Looking back and looking forward

Posted on Fri 27 Nov by AlexK / Sexual Health, Documentary, Film, porn, Open Discussion

by guest blogger MK Margetson

London, as a queer city, experienced various changes in identity throughout the last century. In the 1980s during and following the AIDS crisis the queer counter culture mecca of Soho gave itself a makeover in response to the way the health crisis affected the image of gay people worldwide. The following sanitisation of Soho is visible in the constructed image of many of the area’s existing establishments, as well as in the political conviction (or lack thereof) of its current scene which, even if queer, primarily has assimilated into the mainstream. A mainstream gay identity can be identified all around us: on London buses, and corporate-sponsored Pride parades. The BFI Flare festival, whilst consistently reaching the highest standards of critical acclaim in its programme and outreach is also able to be considered a commercial success, rather than a niche endeavour.

In 2011 when its funding was cut, and its length and programme reduced to only a week, a small group of East London queers began commenting on Facebook that another festival could be set up on this side of the city in response. They began Fringe! to meet the gap left by funding cuts, and from then the festival, and the team behind it, has morphed and grown and changed.

In the twentieth century (the century of establishing ourselves as gay people) the Pride movement has been a glorious success: a widespread commercial and consumerist event for Western cities. Gay and some queer people are accepted within the mainstream as “just like everybody else” in 2015. The Gay Shame Movement has been catalysed into responding to the essentialist, apolitical, gay identity they see in the Pride movement.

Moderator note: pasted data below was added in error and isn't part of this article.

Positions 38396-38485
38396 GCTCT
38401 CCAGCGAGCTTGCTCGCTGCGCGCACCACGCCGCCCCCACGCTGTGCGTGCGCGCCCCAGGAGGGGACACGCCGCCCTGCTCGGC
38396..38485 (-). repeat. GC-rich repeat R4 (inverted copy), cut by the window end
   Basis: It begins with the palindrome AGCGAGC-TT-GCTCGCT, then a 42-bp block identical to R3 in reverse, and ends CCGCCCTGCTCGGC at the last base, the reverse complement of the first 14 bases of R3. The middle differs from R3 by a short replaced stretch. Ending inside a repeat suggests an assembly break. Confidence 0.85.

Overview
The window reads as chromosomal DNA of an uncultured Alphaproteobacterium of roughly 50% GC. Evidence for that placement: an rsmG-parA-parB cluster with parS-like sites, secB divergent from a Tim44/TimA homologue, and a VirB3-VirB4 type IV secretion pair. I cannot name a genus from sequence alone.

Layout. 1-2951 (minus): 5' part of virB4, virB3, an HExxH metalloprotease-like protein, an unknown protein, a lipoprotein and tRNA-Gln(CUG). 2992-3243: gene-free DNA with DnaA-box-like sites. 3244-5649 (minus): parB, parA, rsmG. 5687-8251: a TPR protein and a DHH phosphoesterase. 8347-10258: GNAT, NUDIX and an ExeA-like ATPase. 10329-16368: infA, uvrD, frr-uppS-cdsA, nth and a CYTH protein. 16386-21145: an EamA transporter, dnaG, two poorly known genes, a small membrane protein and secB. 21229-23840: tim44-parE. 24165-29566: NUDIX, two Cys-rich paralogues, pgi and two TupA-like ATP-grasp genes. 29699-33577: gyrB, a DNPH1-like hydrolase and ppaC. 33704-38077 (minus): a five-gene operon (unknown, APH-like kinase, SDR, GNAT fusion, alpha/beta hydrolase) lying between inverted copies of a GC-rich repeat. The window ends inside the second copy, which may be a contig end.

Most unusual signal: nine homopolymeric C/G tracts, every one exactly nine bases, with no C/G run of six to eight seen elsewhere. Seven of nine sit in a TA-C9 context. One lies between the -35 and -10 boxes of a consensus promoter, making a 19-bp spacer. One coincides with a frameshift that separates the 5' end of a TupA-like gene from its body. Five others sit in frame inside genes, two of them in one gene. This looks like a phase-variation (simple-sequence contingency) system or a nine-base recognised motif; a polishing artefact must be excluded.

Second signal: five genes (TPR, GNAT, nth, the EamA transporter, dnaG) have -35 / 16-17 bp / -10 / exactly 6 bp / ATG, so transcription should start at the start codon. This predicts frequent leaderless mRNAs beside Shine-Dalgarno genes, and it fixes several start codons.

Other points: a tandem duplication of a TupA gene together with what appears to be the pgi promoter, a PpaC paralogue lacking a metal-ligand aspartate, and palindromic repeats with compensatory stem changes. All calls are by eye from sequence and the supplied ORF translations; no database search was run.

Beginning in Brooklyn in the nineties, heralded by speakers like Kiki and Herb, Eileen Myles and Penny Arcade, and developing into a direct action collective and loosely connected party group, Gay Shame became a label under which to deride the corporate presence in queer society. Embracing of counter-culture ideology and avant-guardism, Gay Shame identifies queer people as different to straight people. In particular our experiences and politics cannot be the same as that of straight people, and neither should our image in the world, nor our festivals.

Fringe! has managed to cultivate some impressive alternative credentials throughout its years: its DIY ethos, enacted throughout planning and production stages; its alternative representations of sexuality (from S&M workshops to Chemsex) rather than cultivating a pink washing of the queer image; its programme’s international and interracial focus, which includes works that are critical of their societies, as opposed to being pure prestige pictures; the fully intersectional political identity Fringe! has established: feminism, queer theory, trans* inclusivity, body positive, sex positive, anti-racist and anti-ableist.

The best 5 alternative events taking place in Fringe! this November, from feature films to panel discussions and performances:

  • Liz Rosenfeld presents her Surface Tension trilogy, which repositions famous and infamous women from history as queers in modern day Berlin and, in doing so, queers Berlin’s history. 
  • This year’s Fringe! also welcomes feminist erotica in titles, Shutter and When We are Together… which feature tantalising, original scenes of queer women and non-gender conforming people whose sexualities choose pleasure over convention. 
  • More anti-conventional erotica comes in the form of Fringe! favourite Antonio da Silva, who presents 3 new works dealing with the virtual nature of modern sex, combining pornography, art, and narrative film, as well as perhaps the most alternative erotic offering, documentarist Jan Soldat’s Prison System 4614. All this alongside a sexy programme of erotic shorts, and spanking and shibaru workshops on our Sexy Saturday. 
  • Pushing for PrEP (as well as the reflective documentary Chemsex), as well as other discussions Taking up Gay Spaces, and Sexile, wherein we address the varied material experiences of queer people, from our health, to our location and community, and address them as activists. 
  • Finally the documentary A Queer Aesthetic attempts to define those experiences that unite us, without creating an exclusive ‘unified gay identity’ or identifying a set of essential qualities; A Queer Aesthetic queers the idea of unity in its findings through filmed interviews and documentary footage of its varied subjects. It’s screening alongside An Afternoon with Mike Kuchar, which discussion the radical artist’s life. 

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